Debt ceiling talks hit a snag over spending levels with eight days until default deadline

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U.S. House Speaker Kevin McCarthy (R-CA) speaks with reporters as he arrives for the day in the midst of ongoing negotiations seeking a deal to raise the United States’ debt ceiling and avoid a catastrophic default, at the U.S. Capitol in Washington, May 24, 2023.

Jonathan Ernst | Reuters

WASHINGTON — House Speaker Kevin McCarthy said negotiations with the White House over raising the U.S. debt limit Wednesday were still hung up over disagreement on the question of baseline spending, indicating that the two sides were still far with only eight days before the government could face an unprecedented default.

Stocks fell to session lows following McCarthy’s comments, as investors closely watched the talks for any sign of progress.

In the Capitol, negotiators for House Republicans and the White House were expected to resume talks in the conference room just off of McCarthy’s office, where they have holed up for hours every day this week.

The talks hit a “speed bump,” a Democratic official familiar with the situation told NBC News on Wednesday.

But outside the Beltway, concerns grew about whether negotiators would be able to reach a deal to cut government spending enough to win the GOP votes needed to pass a bill that raises the debt ceiling before June 1.

Treasury Secretary Janet Yellen said Wednesday she was already seeing “some stress in financial markets,” driven by fears that the U.S. could stumble into a first-ever debt default.

Debt ceiling related stress was impacting Treasury markets in particular, Yellen said at a Wall Street Journal event. These signs of stress “should be a reminder of the importance of reaching a timely agreement.”

But after a week of daily sessions led by a group of veteran negotiators, people on both sides say the gap between what House Republicans want and what the White House is willing to give seems wider than ever.

For example, one of the lead delegates for Republicans, Rep. Patrick McHenry of North Carolina, laid bare on Tuesday night what had up to that point only been implied, when a reporter asked him what concession Democrats were getting as part of the talks, in order to win their votes in the House.

“The debt ceiling,” he said.

“That’s what they’re getting,” added Rep. Garret Graves of Louisiana, another GOP negotiator.

This view of the past week as one where Democrats are forced to accept Republican demands, while Republicans in return offer only the chance to avoid a catastrophic debt default, would anger Democrats and decrease the odds of a deal. The GOP has pushed to cut spending as part of any deal to increase the debt ceiling, which on its own does not authorize new outlays.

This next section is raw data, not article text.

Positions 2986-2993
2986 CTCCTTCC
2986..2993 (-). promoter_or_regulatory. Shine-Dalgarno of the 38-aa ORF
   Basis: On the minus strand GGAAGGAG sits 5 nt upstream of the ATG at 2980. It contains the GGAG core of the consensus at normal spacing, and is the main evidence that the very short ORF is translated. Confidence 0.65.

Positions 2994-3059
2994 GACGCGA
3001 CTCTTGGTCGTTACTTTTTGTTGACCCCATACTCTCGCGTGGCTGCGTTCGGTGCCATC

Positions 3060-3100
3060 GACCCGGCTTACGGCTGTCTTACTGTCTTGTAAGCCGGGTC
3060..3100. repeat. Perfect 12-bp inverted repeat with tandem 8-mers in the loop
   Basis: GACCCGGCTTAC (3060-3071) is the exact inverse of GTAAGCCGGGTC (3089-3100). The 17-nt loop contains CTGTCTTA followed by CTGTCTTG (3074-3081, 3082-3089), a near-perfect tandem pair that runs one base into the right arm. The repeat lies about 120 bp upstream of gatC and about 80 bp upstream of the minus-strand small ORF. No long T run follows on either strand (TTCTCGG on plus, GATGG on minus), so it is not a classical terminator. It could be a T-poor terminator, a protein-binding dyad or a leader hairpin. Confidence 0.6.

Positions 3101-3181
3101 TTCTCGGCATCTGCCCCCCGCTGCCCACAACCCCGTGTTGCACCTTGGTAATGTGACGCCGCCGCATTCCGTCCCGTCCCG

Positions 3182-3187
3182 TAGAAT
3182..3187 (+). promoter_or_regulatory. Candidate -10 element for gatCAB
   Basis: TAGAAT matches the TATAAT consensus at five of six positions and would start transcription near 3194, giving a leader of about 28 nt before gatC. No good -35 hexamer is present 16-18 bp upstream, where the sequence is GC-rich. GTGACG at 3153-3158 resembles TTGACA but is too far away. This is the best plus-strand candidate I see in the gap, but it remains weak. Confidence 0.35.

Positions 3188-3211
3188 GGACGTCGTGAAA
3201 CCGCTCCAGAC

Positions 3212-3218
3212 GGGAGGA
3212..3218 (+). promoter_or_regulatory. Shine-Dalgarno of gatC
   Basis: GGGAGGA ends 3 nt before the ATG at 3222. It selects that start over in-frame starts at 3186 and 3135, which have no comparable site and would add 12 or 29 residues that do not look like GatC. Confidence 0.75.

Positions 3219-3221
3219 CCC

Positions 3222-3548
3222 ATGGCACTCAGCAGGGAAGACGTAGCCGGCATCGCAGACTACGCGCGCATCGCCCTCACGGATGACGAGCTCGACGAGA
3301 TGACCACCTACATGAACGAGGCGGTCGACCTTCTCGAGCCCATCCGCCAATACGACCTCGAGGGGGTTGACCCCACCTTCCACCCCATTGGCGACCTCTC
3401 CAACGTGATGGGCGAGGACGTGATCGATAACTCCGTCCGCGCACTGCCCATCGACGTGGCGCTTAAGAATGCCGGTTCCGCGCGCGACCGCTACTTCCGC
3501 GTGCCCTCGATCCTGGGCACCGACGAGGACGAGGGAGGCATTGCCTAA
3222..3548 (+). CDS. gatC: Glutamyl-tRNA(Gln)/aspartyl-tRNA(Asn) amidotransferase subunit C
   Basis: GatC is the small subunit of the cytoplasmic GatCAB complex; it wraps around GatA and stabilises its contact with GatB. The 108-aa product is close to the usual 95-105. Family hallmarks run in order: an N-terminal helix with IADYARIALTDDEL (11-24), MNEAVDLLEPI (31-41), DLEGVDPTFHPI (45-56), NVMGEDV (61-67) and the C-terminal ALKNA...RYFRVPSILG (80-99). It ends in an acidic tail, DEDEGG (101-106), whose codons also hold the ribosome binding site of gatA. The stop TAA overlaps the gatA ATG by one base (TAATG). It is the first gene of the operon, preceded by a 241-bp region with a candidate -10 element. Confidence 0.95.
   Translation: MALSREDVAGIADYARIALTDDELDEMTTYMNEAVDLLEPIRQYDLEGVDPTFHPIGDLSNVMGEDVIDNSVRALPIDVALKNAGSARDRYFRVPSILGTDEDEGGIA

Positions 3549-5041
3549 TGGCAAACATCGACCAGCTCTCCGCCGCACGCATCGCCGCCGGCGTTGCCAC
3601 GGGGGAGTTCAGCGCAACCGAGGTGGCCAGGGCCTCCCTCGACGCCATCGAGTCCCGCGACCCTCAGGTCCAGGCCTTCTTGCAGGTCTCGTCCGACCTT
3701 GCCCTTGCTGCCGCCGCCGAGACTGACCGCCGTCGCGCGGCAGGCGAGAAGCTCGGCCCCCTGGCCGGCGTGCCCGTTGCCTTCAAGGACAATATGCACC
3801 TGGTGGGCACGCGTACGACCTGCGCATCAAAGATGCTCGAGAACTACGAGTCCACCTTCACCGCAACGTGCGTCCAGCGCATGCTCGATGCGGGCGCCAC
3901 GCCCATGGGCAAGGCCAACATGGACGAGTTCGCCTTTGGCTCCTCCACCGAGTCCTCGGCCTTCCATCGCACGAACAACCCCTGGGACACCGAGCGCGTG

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A default would wreak havoc on the U.S. economy and force millions to at least temporarily lose government benefit payments many rely upon to survive.

With talks at an apparent breaking point for the second time in a week, and the likelihood of a deal in the next 24 hours — in time for the House to turn an agreement into a bill and vote for it before the weekend — looking very slim, McCarthy appeared open to letting members of the House leave D.C. for the Memorial Day weekend without a deal.

“I haven’t made that decision yet,” he told reporters Tuesday, but added, “I would have, depending on where we are in that moment, have them come home and come back.”

With Republicans appearing only to harden their position as time went on, Democrats on Wednesday accused McCarthy of caving to pressure from the far right of his caucus. They said he has yielded to members who have made a laundry list of demands, yet are unlikely to vote for a debt ceiling hike, no matter what it contains.

One of those laundry lists was released Wednesday by Rep. Chip Roy, R-Texas, a member of the ultraconservative House Freedom Caucus. Presented as a memo, the list contained seven provisions that were included in a debt limit bill the House GOP narrowly passed in April, despite “no” votes from every Democrat and four Republicans.

“The following reforms were part of the Limit, Save, Grow Act – each are critical and none should be abandoned solely for the quest of a ‘deal,'” Roy’s memo reads.

Pressure like this from hardliners within his own party has made McCarthy’s path to passing a bill much more treacherous, because he will need Democratic votes.

Biden has offered compromises, the Democratic official told NBC News, including freezing spending, rescinding unspent COVID funds and putting a two-year cap on spending.

But McCarthy dismissed these concessions.

“Let me be very clear, we are not putting anything on the floor that doesn’t spend less than we spent this year,” he said Tuesday.

This is a developing story, please check back for updates.

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